Skip to content
Stay Out! Stay Alive!
Stay Out! Stay Alive!
Near Misses
Incidents that could have resulted in a fatality, but did not.


A Suzuki Samura lies nose first at the bottom of a mine shaft that was 25 to 30 feet deep. The driver did not see the shaft and drove into it on Sunday afternoon.

Two men went for a Sunday morning ride in the Arizona desert, but rather than seeing the landscape, most of their time was spent looking at the bottom of a mine shaft. About 10 miles north of Interstate 8, they drove their Suzuki Samurai over an abandoned mine shaft and fell nose-first 25 to 30 feet to the bottom.

"They were safe and sound one moment, and the next moment they were at the bottom of a mine shaft," said Yuma Fire Department spokesman Mike Erfert.

Imperial County Sheriff's Sgt. Anthony Brewer said the duo was driving up a small grade that appeared to be a mesa. However, in the center was a pit about 10 feet wide. Brewer said the tailings from the mine had formed a "small volcano" around the shaft. Since the vehicle was tilted at an upward angle going up the grade, Brewer said there would have been little or no time for the men to see the shaft before they were in it' and on a head-on collision course with the bottom.

Members of the Yuma Fire Department's Technical Rescue Team responded at 10 a.m. Monday to get the second man, who could not be brought out because of his injuries. A firefighter was lowered to the bottom of the shaft and was able to rescue him.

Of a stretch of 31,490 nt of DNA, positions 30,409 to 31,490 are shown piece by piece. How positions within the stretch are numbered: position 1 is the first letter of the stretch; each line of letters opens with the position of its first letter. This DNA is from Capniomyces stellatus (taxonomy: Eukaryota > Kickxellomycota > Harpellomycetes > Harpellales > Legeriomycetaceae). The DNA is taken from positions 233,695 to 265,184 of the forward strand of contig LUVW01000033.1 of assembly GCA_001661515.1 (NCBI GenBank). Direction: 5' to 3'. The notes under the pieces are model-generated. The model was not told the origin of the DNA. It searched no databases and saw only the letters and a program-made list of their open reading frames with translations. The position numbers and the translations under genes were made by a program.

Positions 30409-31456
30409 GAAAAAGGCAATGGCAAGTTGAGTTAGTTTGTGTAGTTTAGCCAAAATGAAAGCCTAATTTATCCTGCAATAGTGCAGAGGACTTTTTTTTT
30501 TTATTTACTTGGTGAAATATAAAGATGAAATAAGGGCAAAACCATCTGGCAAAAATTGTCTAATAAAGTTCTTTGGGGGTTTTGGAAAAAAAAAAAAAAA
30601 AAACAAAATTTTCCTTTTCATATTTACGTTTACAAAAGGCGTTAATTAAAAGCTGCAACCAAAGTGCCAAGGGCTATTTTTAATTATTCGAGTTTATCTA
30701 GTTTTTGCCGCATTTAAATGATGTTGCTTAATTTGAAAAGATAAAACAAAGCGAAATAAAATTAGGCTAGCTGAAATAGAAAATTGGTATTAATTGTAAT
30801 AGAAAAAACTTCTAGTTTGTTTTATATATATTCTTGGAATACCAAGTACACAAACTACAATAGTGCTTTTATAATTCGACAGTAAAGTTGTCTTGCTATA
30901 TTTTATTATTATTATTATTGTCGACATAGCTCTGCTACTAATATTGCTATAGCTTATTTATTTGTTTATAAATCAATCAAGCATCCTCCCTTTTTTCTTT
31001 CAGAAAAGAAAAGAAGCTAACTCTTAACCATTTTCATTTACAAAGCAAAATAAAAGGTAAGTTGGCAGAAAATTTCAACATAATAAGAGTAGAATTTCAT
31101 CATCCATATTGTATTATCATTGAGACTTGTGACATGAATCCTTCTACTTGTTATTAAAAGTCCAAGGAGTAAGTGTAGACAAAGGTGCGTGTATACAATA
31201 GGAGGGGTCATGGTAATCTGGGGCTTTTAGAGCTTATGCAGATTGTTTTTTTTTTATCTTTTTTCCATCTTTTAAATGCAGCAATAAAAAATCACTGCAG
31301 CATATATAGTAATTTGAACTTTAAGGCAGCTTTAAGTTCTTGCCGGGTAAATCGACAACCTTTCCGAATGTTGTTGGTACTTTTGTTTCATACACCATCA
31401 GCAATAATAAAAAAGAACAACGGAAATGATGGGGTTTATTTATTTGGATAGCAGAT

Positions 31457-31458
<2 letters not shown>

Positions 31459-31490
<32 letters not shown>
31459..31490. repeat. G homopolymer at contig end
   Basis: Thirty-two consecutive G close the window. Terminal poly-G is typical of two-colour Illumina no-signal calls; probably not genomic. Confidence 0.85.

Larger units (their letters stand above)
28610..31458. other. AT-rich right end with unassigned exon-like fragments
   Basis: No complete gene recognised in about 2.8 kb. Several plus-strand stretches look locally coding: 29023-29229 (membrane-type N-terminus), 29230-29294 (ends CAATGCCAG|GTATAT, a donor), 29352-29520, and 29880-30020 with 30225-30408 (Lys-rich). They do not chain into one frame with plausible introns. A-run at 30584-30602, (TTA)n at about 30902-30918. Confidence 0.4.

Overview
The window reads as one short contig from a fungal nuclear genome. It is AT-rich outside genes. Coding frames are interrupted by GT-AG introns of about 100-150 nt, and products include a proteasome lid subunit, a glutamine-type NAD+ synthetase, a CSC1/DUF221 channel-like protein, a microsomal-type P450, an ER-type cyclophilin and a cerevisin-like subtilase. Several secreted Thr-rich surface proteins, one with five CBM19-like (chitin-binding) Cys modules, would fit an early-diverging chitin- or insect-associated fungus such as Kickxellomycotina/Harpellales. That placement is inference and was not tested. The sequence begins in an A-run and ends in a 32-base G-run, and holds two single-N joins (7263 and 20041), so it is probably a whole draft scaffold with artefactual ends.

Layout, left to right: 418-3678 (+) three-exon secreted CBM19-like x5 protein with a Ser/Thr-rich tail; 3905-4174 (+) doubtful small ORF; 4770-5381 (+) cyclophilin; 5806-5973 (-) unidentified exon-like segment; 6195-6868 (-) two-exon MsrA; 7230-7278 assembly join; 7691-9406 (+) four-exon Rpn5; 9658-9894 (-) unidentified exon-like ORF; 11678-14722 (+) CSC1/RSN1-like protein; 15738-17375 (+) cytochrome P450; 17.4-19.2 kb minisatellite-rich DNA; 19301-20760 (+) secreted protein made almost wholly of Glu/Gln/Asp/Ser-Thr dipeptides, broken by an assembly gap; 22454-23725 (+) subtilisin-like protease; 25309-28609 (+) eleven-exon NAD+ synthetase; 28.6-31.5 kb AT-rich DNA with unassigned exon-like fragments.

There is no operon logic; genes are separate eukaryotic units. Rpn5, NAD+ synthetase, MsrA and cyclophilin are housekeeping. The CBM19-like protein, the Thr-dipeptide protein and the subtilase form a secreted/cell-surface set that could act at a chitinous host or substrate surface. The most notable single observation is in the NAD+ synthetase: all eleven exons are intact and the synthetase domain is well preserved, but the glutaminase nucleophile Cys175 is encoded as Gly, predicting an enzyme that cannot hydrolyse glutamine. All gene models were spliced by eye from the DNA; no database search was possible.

Neither had suffered life-threatening injuries. A tow truck was called to pull the vehicle out of the hole, Brewer said.

Erfert said there are abandoned mine shafts throughout the area, so people should be careful if they are driving or hiking in areas with which they are not familiar. Fences have been put up around some mine shafts for protection, while others are not fenced.

"They're out there," Erfert said. "And you don't know if it's been there for 10 years or 100 years."

Brewer said it is important for people to be aware of the mine shafts and pay close attention to where they are going. He said driving in this area is similar to driving in the Imperial Sand Dunes Recreation Area in that people should never drive up and over ridges without first checking what is on the other side.

The two men were extremely lucky to walk away from such a bizarre accident, Brewer said. "We're fortunate this happened during the winter and not the summer," he said. (Source: